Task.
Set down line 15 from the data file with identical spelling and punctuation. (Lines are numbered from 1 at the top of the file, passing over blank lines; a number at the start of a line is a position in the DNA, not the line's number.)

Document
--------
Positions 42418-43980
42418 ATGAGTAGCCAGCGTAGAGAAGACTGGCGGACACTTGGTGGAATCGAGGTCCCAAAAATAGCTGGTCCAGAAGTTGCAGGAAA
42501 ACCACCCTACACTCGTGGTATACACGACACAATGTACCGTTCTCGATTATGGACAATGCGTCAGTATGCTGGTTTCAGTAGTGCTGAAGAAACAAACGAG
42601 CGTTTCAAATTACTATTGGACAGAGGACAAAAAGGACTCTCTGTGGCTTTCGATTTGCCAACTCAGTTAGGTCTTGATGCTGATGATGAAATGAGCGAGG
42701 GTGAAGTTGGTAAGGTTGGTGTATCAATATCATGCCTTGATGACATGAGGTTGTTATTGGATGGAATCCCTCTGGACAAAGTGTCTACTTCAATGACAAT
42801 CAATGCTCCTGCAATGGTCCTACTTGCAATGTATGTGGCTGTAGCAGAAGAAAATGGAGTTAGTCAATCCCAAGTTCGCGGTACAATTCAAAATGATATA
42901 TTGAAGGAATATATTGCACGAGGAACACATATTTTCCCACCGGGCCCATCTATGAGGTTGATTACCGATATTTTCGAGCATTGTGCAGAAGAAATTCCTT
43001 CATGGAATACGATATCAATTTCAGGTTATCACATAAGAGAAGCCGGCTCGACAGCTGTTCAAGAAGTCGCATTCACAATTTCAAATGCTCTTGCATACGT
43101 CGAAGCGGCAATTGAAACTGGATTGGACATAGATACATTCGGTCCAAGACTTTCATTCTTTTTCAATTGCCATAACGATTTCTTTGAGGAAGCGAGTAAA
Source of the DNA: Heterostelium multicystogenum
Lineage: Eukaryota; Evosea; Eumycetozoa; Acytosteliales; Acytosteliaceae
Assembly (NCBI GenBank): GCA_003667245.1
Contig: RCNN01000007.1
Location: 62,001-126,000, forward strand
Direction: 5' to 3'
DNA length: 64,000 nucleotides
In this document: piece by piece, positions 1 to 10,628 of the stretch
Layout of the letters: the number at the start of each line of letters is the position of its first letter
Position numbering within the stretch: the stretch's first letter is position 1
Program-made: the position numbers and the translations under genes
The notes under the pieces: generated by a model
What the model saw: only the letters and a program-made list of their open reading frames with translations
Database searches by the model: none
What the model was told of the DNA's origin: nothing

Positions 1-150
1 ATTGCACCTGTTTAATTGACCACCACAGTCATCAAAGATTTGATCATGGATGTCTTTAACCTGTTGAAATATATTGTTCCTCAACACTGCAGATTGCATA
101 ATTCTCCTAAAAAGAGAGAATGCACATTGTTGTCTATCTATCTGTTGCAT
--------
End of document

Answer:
Direction: 5' to 3'